Our directory of things of interest

University Directory

Slow boats to China

Slow boats to China Artis Rams
07 Nov
2015
Despite 2015 seeing the fourth smallest Arctic ice cap ever recorded, aspirations of easily navigable trade through the Northwest Passage are to be put on ice for several decades

For years, commentators have talked up the prospect of sending commercial vessels through the famous Northwest Passage, as melting Arctic ice opens a new trade route from the North American east coast to Asia. In 2014, a milestone was reached when the MV Nunavik, a strengthened cargo vessel, took 23,000 tons of nickel through the passage to Bayuquan, China, without an icebreaker accompaniment. Talk of the passage soon becoming a route to rival that of the Panama Canal went into overdrive.

‘In the public debate it sounds very promising and very realistic that soon there will be a lot of traffic,’ says Christian Haas, Canada Research Chair for Arctic Sea Ice Geophysics. ‘But experts doubt the reliability and feasibility of shipping through the Northwest Passage.’

Haas is lead author of a new study by York University, Toronto, where the thickness of winter Arctic ice was measured in 2011, and again in 2015. They concluded that even with summer Arctic ice shrinking, the ice thickness remains such that it could be an estimated 40 years before becoming a viable trade route.

However, ice thickness is only one issue. ‘The global shipping industry doesn’t work only on distance savings,’ says Malte Humpert, Executive Director of The Arctic Institute. ‘What it needs is schedule reliability, use of the largest ships to reduce costs, network economics, low insurance rates, steady speeds, et cetera. This isn’t possible in the Arctic. I’d be surprised if we saw more than 50 ships pass through it annually by 2025. In comparison Suez has 18,000 and Panama 15,000 annually.’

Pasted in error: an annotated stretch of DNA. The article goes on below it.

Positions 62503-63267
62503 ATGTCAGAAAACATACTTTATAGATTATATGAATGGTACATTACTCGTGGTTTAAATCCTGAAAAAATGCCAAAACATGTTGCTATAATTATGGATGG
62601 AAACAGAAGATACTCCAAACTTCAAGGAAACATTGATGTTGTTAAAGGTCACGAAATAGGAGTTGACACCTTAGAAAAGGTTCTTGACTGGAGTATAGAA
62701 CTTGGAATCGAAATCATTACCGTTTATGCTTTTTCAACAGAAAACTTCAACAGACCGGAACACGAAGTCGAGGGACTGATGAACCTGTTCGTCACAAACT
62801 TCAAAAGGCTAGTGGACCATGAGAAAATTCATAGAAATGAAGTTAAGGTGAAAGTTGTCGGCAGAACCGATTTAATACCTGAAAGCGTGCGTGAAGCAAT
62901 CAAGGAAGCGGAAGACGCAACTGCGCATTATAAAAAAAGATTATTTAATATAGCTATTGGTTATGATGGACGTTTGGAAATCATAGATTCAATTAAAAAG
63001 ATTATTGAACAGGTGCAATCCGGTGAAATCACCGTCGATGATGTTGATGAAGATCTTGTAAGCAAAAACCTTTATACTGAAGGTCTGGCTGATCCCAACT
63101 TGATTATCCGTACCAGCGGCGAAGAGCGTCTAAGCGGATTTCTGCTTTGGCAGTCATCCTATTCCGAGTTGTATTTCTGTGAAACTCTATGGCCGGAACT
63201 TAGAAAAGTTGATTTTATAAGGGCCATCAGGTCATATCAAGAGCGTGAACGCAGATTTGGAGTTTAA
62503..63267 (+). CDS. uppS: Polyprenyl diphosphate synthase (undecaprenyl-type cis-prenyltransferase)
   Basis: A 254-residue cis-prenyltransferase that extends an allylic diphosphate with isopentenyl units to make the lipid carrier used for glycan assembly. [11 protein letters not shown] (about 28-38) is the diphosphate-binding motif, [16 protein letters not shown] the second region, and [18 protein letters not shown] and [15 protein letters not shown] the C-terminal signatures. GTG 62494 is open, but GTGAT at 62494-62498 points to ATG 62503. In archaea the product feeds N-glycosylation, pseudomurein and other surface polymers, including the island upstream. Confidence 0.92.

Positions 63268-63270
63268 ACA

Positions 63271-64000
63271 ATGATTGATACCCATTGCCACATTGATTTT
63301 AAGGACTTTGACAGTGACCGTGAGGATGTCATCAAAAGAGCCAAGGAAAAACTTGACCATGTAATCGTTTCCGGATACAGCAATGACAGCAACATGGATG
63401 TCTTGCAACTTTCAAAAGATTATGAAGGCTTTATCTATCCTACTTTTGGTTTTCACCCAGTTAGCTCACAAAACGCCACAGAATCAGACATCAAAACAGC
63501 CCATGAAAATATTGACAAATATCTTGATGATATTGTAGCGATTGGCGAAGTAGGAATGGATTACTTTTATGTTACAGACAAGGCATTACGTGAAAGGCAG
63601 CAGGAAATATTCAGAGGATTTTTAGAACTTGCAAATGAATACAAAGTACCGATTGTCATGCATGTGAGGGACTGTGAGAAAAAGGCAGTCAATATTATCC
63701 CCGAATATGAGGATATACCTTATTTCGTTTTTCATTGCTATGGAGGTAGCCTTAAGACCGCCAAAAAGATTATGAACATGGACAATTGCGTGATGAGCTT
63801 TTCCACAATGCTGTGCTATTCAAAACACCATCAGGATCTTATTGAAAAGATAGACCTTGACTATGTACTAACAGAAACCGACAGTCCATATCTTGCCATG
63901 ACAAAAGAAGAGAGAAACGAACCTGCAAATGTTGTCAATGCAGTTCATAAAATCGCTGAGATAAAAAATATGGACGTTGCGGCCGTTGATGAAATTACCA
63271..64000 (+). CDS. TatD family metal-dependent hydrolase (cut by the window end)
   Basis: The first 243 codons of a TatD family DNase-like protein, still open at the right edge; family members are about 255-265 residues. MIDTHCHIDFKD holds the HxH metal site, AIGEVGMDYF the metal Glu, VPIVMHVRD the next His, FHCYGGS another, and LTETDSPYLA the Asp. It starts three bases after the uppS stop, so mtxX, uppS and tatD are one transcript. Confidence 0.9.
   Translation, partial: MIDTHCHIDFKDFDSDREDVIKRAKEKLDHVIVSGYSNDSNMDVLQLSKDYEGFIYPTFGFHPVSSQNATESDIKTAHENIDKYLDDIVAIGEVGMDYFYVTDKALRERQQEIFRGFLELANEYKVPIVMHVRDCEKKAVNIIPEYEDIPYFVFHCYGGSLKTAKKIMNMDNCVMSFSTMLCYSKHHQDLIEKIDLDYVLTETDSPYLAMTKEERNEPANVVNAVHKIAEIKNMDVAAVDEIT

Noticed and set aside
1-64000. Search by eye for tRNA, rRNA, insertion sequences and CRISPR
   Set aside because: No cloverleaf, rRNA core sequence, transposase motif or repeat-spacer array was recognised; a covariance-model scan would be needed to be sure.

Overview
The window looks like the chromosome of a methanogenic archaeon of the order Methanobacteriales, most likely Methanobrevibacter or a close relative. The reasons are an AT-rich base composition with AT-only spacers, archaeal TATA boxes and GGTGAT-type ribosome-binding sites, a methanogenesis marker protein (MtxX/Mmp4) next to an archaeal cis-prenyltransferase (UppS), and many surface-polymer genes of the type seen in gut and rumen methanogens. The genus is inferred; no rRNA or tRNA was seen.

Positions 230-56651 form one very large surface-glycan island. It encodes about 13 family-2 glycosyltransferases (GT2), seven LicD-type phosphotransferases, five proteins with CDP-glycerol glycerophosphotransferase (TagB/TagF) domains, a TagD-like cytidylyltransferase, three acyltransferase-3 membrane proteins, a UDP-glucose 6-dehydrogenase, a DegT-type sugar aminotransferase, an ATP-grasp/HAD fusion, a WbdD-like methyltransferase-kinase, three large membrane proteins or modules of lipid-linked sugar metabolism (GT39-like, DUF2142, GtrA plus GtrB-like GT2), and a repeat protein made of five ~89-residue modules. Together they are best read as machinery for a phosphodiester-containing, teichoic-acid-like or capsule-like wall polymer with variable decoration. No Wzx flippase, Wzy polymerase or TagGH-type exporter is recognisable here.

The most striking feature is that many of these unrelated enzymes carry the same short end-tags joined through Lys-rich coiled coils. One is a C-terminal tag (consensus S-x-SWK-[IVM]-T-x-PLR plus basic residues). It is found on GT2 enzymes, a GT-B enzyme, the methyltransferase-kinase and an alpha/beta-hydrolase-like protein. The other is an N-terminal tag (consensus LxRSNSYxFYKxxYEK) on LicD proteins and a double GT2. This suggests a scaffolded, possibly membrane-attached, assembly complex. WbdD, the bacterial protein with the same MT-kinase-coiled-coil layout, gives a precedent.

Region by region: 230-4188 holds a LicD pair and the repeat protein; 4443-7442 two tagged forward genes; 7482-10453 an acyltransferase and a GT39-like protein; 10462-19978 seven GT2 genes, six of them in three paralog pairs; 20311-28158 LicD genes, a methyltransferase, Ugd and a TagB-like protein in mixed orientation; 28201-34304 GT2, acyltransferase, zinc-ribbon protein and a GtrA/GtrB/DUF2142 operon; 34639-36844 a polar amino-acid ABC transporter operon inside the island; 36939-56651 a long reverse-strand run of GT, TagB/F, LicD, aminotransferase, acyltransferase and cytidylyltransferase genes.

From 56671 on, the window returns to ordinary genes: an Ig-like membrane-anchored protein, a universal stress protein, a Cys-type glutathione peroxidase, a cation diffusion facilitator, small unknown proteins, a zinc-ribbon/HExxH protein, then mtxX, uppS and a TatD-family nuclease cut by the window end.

This article was published in the November 2015 edition of Geographical Magazine.

Related items

Subscribe and Save!

geo line break v3

Free eBooks - Geographical Newsletter

Sign up for our weekly newsletter today and get a FREE eBook collection!

geo line break v3

University of Winchester

geo line break v3

EDUCATION PARTNERS

Aberystwyth University University of Greenwich The University of Derby

TRAVEL PARTNERS

Ponant

Silversea

Travel the Unknown

NEVER MISS A STORY - Follow Geographical on Social

Want to stay up to date with breaking Geographical stories? Join the thousands following us on Twitter, Facebook and Instagram and stay informed about the world.

More articles in NATURE...

Oceans

A ship that ran aground early in February has been…

Wildlife

Two whale populations on either side of the African continent…

Geophoto

March traditionally heralds the beginning of spring, a time of…

Wildlife

An innovative project to utilise Laos’ elephant experts in service…

Polar

Despite common belief that Antarctica is vastly uninhabited, humans are…

Wildlife

Javan rhinos survived the recent Krakatoa tsunami, but the species…

Energy

As the world turns away from fossil fuels, one question…

Geophoto

The winners of the Outdoor Photographer of the Year 2018…

Climate

New legislation in Florida aims to solve various environmental issues,…

Polar

The world’s magnetic model is getting an early update, as…

Climate

Marco Magrini looks at the financial pressures spilling out into the…

Geophoto

Few sights are more dramatic than a star-filled sky at…

Polar

A region of Antarctica previously known for relative stability is…

Tectonics

Everything we thought we knew about eruptions could be wrong

Oceans

Sea levels are rising across the globe, but along the…

Polar

Seismometers buried in the Ross Ice Shelf have revealed that…

Wildlife

A tightening of restrictions on the insecticides known as neonicotinoids…

Wildlife

Bonnethead sharks, the second smallest member of the hammerhead family,…

Nature

There’s more than enough plastic in the world. That’s why,…

Wildlife

The recent discovery of more than 200 million termite mounds…